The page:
• AM Bulletin: Stocks down on oil, growth fears and UK referendum

    Indices Update

    All the major European and US indices ended lower yesterday and the selling has continued this morning. Investors appear to be retreating into “risk-off” mode. Yet it was only last Wednesday that the Dow ended back above 18,000 to register its highest close since 27th April. On the same day the S&P500 posted its best close in just under a year and ended 0.6% below its all-time record close from May last year. It looked as if the two indices were ready to take out their highs as investors speculated that there was little chance of the US Federal Reserve hiking rates after this week’s meeting. However, US equity markets slipped back on Thursday and Friday and the upside momentum appears to be fading. A big cause of this is concerns over falling bond yields with a record amount of global government debt now with a negative yield. There have been more polls showing that the “Leave” campaign is maintaining its upside momentum in the UK’s referendum on EU membership. This is helping to push funds into the perceived safety of government debt. Crude oil has also pulled back from multi-month highs and WTI and Brent are trading below $50 this morning. At the same time investors are wary about the ongoing strength of the Japanese yen. Last night the USDJPY closed out at its lowest level since October 2014. In early trade this morning it was back below 106.00. The US Federal Reserve’s FOMC begins a two-day meeting today, and the expectation is that the central bank will hold off from raising rates once again. While a continuation of the Fed’s easy money policy should support stocks, there are concerns that the US economic recovery isn’t as robust as the Fed would like us to believe. Certainly, the latest Non-Farm Payroll release from earlier this month has made many investors question the underlying strength of the US employment situation. This had previously been one of the most positive areas of the economy. The FTSE 100 index closed down 70.8 points, or 1.2% at 6,044.97 The German DAX fell 177.2 points or 1.8% to end the day at 9,657.4 The US30 closed down 132.9 points to finish at 17,732.5. The S&P 500 fell 0.8% to close at 2,079.1 while the Nasdaq 100 lost 0.9% to close at 4,422.8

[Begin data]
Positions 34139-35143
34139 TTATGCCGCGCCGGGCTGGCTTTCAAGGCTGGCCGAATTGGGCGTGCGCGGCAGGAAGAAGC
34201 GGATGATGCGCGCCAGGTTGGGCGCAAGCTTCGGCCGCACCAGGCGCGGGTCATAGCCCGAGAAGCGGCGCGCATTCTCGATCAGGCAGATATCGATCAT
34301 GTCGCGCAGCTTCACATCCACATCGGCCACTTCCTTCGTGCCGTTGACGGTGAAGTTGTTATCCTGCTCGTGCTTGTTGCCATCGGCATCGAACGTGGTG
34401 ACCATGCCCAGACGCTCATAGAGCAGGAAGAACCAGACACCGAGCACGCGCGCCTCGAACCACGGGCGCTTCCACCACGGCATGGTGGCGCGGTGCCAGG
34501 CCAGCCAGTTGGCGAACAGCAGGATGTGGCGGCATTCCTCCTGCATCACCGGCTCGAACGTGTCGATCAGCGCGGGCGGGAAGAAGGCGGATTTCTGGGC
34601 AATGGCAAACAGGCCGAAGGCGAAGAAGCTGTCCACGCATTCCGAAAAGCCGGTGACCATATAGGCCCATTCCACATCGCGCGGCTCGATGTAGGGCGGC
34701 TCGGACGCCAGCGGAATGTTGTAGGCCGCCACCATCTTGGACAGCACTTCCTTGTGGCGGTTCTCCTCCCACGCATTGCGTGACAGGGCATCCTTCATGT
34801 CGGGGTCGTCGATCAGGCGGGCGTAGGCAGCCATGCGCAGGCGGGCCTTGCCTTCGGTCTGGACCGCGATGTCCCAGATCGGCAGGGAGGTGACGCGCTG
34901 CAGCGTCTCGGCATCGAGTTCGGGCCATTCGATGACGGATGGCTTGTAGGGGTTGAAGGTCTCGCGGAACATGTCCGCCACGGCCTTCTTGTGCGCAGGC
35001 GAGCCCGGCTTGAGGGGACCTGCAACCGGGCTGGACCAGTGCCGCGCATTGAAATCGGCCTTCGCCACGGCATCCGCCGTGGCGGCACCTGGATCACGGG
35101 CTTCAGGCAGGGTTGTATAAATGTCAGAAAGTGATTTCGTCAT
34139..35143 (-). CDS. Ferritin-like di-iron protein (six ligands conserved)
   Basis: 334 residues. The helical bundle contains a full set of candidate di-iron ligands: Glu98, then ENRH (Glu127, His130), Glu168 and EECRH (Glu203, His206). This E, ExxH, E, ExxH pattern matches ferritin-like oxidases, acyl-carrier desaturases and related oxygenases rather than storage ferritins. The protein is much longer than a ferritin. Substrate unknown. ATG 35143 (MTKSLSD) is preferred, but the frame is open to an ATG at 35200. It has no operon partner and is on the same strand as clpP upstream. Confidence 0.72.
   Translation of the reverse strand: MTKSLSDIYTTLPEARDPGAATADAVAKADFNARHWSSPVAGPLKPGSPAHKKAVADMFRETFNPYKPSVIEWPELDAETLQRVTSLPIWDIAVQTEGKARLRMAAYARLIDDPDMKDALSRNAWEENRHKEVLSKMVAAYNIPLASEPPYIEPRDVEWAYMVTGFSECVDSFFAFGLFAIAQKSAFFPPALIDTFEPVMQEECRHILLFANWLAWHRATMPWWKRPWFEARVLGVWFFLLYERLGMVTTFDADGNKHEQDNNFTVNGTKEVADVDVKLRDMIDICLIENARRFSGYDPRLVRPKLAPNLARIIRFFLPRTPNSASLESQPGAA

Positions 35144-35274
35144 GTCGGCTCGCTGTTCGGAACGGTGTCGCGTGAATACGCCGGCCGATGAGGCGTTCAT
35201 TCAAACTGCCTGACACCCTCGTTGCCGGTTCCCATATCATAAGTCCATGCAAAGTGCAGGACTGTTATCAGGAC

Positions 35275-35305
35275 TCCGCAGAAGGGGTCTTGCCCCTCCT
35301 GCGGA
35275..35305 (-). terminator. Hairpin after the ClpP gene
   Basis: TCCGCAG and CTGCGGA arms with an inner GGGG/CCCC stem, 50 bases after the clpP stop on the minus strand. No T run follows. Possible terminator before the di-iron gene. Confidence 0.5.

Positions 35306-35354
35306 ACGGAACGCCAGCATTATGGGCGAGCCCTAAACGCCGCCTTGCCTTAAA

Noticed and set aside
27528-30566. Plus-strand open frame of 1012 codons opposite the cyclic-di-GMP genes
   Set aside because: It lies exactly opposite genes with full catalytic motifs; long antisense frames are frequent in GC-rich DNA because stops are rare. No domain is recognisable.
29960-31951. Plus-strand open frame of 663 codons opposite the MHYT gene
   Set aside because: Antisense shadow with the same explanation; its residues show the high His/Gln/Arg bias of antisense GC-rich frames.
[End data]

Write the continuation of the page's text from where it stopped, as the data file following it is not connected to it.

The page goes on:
Equities

    Yesterday’s biggest bit of news as far as equities were concerned was the announcement that Microsoft (MSFT) was set to buy LinkedIn for $26.2 billion. The deal came out of the blue and is set to be one of the biggest tech deals ever. However, some analysts have commented that Microsoft is paying a very high price for a loss-making company. Microsoft ended the day 2.6% lower while LinkedIn closed up 46.6% at $192.21

    Commodities Update